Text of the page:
Seven Samurai: Kurosawa Masterpiece

Japan

Kingsley International Pictures (Toho Productions)

In Akira Kurosawa’s masterpiece “Seven Samurai,” a group of unemployed Samurai accept the job of protecting a helpless village from looters. The film takes place in sixteenth century Japan, a time of civil war and great strife. Paid only with food, the seven samurai teach the villagers how to defend themselves.

For many critics, “Seven Samurai” is the ultimate Samurai movie, sort of a textbook of an epic picture that’s both very violent and also about how to make a violent movie. Kurosawa’s incredible battle scenes in the film, especially the final one, set a new precedent not only for Samurai films but also for Hollywood and foreign films as well. (Kurosawa’s notion of epic cinema precedes and is very different from that of David Lean (“The Bridge on the River Kwai,” “Lawrence of Arabia”).

There are many breathtaking scenes, such as the one in which the warrior Kambel (Takashi Shimura) disguises himself as a monk in order to save a kidnapped child from a thug, a sequence that combines all the grammar of cinema in its bravura combination of long shots, medium shots and close-ups, done in various speeds. Or the

The complicated camera movements and fast-paced montage editing of the battle sequences have been endlessly imitated by Hollywood, by Sam Peckinpah and most recently in Michael Mann’s remake of “The Last of the Mohicans,” and by European directors such as Sergio Leone and his “Spaghetti Westerns.”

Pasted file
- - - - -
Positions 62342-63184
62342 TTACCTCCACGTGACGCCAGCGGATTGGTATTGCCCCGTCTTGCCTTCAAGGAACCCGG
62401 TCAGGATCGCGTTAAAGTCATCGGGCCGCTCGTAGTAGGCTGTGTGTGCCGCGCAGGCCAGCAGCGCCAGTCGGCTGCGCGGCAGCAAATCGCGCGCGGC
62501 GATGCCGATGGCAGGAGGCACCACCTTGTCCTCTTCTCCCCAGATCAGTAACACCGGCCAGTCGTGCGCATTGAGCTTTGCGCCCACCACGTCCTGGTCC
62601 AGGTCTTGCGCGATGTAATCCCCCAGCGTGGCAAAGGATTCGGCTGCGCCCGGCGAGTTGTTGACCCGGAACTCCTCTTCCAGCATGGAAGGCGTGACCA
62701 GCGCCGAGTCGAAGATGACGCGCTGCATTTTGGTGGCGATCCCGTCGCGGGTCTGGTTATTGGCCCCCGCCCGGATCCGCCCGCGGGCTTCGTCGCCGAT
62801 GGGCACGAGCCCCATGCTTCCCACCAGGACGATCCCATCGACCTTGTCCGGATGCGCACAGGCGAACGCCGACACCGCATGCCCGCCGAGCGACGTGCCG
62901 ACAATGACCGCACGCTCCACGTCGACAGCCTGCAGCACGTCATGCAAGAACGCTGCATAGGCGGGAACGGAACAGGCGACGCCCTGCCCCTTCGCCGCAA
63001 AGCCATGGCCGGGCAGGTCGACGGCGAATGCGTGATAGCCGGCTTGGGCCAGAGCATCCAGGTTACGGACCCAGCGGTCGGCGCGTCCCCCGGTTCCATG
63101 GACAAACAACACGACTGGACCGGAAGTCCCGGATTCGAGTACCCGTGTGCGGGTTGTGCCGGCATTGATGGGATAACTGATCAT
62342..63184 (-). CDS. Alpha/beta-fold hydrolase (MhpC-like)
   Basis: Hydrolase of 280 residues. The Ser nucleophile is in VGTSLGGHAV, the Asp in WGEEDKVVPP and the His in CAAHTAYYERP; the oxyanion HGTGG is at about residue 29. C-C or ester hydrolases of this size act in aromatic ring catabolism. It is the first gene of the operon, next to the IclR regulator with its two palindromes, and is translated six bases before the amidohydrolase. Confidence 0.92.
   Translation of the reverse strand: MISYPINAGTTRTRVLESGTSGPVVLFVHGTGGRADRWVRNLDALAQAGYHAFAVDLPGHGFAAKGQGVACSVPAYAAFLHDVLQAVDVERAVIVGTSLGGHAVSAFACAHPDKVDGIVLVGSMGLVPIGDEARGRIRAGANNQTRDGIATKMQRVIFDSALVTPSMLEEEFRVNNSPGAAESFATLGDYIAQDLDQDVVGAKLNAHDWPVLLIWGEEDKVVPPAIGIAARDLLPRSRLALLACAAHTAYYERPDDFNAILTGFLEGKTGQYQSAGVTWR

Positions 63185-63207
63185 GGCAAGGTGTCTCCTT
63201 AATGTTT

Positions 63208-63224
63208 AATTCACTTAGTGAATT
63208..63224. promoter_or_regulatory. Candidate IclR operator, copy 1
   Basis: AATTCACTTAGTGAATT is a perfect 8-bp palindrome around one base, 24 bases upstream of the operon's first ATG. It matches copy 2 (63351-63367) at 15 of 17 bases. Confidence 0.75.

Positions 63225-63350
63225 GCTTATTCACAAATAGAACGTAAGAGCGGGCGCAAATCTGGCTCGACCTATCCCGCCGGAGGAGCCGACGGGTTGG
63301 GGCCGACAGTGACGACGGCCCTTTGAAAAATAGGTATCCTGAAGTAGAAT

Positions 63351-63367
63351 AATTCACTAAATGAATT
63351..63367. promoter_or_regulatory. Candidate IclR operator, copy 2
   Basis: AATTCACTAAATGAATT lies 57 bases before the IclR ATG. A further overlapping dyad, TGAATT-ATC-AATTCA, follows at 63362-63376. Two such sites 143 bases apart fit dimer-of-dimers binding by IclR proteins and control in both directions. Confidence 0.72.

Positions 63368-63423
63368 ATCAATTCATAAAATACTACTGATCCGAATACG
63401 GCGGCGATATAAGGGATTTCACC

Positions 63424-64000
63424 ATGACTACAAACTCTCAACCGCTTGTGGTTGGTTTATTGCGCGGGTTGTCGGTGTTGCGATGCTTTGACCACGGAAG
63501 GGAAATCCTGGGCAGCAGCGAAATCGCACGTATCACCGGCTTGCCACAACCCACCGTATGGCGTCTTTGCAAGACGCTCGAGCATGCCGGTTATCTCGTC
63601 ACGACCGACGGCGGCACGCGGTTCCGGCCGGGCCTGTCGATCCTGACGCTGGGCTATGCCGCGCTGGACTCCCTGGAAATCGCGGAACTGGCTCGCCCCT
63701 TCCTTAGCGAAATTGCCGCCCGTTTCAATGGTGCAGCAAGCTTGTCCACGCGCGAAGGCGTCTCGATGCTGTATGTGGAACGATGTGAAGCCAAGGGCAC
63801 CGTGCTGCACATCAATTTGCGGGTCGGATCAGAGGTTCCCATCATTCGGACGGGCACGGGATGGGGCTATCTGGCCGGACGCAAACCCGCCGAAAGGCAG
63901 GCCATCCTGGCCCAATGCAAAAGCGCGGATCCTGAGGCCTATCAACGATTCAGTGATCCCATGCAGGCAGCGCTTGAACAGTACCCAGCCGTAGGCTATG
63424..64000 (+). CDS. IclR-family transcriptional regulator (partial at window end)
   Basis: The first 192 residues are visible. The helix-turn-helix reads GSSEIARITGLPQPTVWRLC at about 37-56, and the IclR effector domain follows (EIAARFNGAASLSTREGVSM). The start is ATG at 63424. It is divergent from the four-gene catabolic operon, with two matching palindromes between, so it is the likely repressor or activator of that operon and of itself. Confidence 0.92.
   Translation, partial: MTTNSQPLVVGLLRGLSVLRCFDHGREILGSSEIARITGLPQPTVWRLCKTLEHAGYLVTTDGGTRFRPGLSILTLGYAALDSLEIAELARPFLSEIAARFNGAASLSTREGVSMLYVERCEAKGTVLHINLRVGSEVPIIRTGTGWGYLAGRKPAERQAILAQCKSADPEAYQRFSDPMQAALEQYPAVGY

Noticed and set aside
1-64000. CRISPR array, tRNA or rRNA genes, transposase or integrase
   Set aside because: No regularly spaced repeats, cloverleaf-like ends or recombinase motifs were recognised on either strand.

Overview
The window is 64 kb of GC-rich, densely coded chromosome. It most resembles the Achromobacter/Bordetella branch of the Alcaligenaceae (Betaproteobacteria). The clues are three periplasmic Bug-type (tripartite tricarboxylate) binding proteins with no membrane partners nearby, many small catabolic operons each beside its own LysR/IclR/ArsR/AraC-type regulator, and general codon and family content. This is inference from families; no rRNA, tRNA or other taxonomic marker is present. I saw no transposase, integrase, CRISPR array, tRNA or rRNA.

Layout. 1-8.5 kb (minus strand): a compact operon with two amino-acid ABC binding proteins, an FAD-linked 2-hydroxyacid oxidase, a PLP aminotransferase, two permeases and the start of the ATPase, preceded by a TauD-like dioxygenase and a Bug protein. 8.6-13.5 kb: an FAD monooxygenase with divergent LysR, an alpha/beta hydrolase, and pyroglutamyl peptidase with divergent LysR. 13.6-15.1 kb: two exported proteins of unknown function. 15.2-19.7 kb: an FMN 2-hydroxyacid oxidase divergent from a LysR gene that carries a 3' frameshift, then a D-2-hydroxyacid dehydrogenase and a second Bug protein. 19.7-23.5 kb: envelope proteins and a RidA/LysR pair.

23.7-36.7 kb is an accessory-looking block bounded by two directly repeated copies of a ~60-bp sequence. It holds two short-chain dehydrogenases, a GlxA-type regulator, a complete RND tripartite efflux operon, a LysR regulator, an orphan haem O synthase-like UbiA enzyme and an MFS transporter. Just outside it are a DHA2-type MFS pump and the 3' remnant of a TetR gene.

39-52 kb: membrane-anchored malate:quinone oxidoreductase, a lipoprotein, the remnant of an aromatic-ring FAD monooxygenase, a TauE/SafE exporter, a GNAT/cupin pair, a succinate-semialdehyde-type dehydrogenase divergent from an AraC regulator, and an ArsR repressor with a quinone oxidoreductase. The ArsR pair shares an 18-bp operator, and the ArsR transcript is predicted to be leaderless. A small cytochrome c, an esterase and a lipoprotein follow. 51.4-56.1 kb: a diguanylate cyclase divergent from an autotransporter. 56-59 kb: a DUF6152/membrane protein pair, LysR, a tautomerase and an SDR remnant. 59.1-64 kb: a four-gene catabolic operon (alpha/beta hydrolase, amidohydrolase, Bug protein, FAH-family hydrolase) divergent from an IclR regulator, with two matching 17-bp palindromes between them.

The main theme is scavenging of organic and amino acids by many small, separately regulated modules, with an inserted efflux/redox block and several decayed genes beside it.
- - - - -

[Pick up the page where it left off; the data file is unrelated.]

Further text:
But “Seven Samurai,” an epic that was over eighteen months in production, is not just a Samurai film. Kurosawa elevates the jidai-geki, or Japanese period film, to an art form. Seven Samurai becomes a film about every aspect of the human condition, evidencing Kurosawa’s immense warmth and humor. And it is also an epic film, betraying the substantial influences of Griffith and Eisenstein on Kurosawa’s work. Many critics believe that Seven Samurai is Kurosawa’s greatest film. It won the Academy Award for Best Foreign Film.

“Seven Samurai” was remade by John Sturges as “The Magnificent Seven” (1960), with the American West replacing sixteenth century Japan and gunmen replacing the samurai. The great success of The Magnificent Seven inspired an international trend toward samurai imitations, and ultimately led to the “spaghetti Westerns” of Sergio Leone and others. Sam Peckinpah’s “The Wild Bunch” (1969) is also highly derivative of Seven Samurai.

Akira Kurosawa, originally a painter, entered the film business at age 26 to support his parents after both his brothers died. He is widely acclaimed as one of the greatest directors of our age. His films include “Rashomon” (1951), “Ikiru” (1952), “Throne of Blood” (1957), “Dersu Uzala” (1975), and “Ran” (1985).

The US director Francis Coppola (The Godfather movies)  considers Kurosawa to be the father of all modern cinematic violence.

Running Time: 208 minutes

Oscar Alert

The film qualified for Oscar nominations in 1956, two years after it was made, when it received theatrical distribution in the U.S.

Oscar Nominations: 2

Art Direction-set Decoration: Takashi Matusyama
Costume Design: Kohei Ezaki

Oscar Awards: None

Oscar Context:

In 1956, the Art Direction Oscar went to Robert Wise’s “Somebody There Likes Me,” and the Costume Design to Jean Louis for “The Solid Gold Cadillac.”

Takashi Matsuyama (and H. Motsumoto) were previously Oscar-nominated for Kurosawa’s “Rashomon,” in 1952.